New Delhi, Feb 20: Nirav Modi, the alleged kingpin of the largest banking scam in the history of India, on Monday wrote to the Punjab National Bank (PNB) and accused it of destroying his business. In a letter, dated February 15/16, the celebrity jeweller Modi requested the bank to let him pay the salaries to his 2,200 employees from the balance available in the current accounts of the Nirav Modi Group. “The matter is being described as India’s largest banking fraud. This is far from the truth,” he said. (Read FULL LETTER) Also Read - Mumbai's Arthur Road Jail Awaits Nirav Modi, Keeps Special Cell Barrack Number 12 Ready

The diamond czar even requested the PNB to “be fair, and support his efforts to make good all the amounts that are found due by his group to all banks.” He claimed that the haste and “overzealousness” in recovering dues was “unwarranted”. (Also Read: Arrested PNB Official Shared Bank’s Password With Nirav Modi’s Company) Also Read - PNB Scam Case: After Nirav Modi Loses Legal Fight, India Says Will Liaise With UK For His Early Extradition | Key Points

Defending his family and relatives, Modi said that his brother and wife are not at all concerned with the business operations and are wrongly named in the case. Also Read - Nirav Modi To Be Extradited To India As UK Judge Accepts India's Prison Safety Assurance | Highlights


1. Businessman Nirav Modi said that the PNB’s “overzealousness” in recovering the dues has closed all of his options to pay back.

2. Modi said, “In the anxiety to recover your dues immediately, despite my offer (on February 13, a day before the public announcement, and on February 15,) your actions have destroyed my brand and the business and have now restricted your ability to recover all the dues leaving a trail of unpaid debts.” (Also Read: No Response From Nirav Modi, Others to ED Summon in PNB Fraud Case)

3. The diamond businessman, who left the country before the PNB filed a complaint against him, said, “The erroneously cited liability resulted in a media frenzy which led to immediate search and seizure of operations, and which in turn resulted in Firestar International and Firestar Diamond International effectively ceasing to be going-concerns. This thereby jeopardised our ability to discharge the dues of the group to the banks.”

4. Nirav Modi also claimed that the dues are much lower than Rs 11,400 crore, the amount the bank has gone public with. The business claimed that said that the amount of money that his firm owes to the bank is a little over than Rs 5,000 crore. Modi valued his dues to be around Rs 6,500 crore. (Also read: Top Executives of Mehul Choksi’s Gitanjali Gems Quit Citing Personal Reasons)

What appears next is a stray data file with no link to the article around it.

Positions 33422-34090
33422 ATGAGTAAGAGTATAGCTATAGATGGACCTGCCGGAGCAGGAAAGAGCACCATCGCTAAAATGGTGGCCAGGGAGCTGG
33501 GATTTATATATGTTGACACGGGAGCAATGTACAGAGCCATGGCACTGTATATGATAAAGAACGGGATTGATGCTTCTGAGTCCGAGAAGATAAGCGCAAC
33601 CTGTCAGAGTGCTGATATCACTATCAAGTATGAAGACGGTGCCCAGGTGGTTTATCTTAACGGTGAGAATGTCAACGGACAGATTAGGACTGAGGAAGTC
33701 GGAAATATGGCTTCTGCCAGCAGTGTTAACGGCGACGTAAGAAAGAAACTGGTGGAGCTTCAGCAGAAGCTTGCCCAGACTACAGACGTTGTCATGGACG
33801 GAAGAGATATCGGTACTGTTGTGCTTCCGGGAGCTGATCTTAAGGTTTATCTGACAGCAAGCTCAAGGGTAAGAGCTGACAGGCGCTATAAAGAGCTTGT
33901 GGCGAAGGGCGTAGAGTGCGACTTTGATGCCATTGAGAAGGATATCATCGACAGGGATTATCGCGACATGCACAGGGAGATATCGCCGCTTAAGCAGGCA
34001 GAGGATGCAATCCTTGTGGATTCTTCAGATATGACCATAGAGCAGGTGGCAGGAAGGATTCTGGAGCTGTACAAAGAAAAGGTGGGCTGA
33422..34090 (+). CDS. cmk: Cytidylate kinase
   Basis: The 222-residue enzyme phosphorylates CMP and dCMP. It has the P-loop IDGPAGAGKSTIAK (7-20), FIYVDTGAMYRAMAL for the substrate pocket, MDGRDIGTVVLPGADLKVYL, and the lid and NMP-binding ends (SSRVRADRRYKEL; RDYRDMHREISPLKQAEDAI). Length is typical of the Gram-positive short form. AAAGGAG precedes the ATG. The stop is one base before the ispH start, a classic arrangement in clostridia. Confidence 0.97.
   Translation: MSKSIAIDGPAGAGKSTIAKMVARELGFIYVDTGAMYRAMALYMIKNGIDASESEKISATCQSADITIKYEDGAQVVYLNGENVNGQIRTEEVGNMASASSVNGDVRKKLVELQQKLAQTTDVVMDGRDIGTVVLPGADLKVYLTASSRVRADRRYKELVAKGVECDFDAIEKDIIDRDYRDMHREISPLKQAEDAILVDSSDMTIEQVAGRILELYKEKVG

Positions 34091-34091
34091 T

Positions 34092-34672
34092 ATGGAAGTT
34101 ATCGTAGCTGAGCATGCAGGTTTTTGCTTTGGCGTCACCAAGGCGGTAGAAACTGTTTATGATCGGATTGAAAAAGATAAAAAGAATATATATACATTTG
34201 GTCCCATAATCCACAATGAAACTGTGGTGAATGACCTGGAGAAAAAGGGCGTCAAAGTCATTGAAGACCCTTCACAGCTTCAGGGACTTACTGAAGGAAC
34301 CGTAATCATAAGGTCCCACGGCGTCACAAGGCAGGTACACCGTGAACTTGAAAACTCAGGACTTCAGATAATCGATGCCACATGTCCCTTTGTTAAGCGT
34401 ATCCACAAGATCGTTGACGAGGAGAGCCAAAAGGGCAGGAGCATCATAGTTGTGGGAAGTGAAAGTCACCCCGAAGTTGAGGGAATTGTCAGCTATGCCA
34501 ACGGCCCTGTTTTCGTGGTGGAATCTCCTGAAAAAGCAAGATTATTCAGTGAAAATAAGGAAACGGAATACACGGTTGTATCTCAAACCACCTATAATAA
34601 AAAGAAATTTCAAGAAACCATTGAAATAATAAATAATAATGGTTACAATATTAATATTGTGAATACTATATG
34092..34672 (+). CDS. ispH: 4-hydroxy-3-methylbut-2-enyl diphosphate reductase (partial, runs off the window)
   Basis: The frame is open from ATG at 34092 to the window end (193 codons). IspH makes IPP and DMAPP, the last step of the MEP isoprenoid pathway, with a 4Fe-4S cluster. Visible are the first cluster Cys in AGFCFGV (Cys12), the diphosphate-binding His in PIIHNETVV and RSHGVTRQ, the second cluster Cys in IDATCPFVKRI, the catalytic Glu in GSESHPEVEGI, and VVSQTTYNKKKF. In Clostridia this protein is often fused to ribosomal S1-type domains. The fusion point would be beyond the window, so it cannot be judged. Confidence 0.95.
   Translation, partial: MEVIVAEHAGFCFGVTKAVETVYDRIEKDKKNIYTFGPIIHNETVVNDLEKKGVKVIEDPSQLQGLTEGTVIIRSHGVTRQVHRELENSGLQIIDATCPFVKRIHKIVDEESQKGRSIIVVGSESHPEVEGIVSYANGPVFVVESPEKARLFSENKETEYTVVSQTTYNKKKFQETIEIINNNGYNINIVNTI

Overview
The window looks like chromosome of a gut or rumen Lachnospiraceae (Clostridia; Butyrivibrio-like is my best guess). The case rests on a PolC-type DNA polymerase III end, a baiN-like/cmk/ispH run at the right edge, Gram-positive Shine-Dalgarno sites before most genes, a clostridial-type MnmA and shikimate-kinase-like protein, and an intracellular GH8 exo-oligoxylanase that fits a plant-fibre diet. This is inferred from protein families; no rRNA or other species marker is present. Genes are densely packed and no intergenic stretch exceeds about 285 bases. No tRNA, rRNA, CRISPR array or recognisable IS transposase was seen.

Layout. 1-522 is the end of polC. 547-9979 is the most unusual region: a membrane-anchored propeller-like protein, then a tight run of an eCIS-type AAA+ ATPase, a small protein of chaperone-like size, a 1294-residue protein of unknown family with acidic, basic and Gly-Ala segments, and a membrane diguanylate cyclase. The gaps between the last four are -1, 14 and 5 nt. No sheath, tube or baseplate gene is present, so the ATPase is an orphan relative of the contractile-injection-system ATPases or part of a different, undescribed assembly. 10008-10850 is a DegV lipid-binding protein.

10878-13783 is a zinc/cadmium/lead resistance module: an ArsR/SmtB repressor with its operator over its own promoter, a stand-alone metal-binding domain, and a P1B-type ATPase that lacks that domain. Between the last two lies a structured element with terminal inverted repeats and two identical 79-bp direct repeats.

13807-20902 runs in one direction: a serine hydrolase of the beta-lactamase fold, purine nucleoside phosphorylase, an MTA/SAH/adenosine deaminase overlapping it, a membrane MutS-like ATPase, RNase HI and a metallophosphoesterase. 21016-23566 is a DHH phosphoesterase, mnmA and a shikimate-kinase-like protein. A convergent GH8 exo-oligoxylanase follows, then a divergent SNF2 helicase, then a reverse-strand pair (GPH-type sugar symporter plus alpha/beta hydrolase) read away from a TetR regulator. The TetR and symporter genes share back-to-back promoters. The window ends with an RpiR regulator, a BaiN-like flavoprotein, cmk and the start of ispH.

5. Modi also cited a number of discussion between him, between his representatives and the bank officers.

6. About the amount claimed by the PNB, Modi said, “As you are aware, this is entirely incorrect and the liability of the Nirav Modi Group is substantially less. Even after your complaint was filed, in good faith I wrote to you saying please sell/allow me to sell Firestar Group, or their valuable assets, and recover the dues not just from Firestar Group, but also from the three firms.”

7. Citing the conversation where he asked for the permission to sell Firestar Group or their valuable assets for the recovery of dues, he said, “Yesterday, FIPL and FDIPL’s inventory has been seized by the authorities. As per press reports the valuation of the is Rs. 5,649 crores. These, and other assets of FIPL/FDIPL and the three firms (including receivables and assets seized) could have settled all the amounts due to banks. However, now that stage appears to have passed, and there is generally panic.” He added that this is no longer possible as all his bank accounts had been frozen.

8. In the letter, Modi claimed that his wife and brother are not connected with the business operations. “My wife is not connected with any business operations at all and she has been wrongly named. My uncle is also wrongly named in this complaint since he has an independent and unconnected business and none of them are aware or concerned with my dealings with your bank.”

9. Modi added that despite his offer on Feb 13, a day before the scam went public, it was the bank’s anxiety to recover dues immediately.

10. He accused the bank of destroying his business and the brand.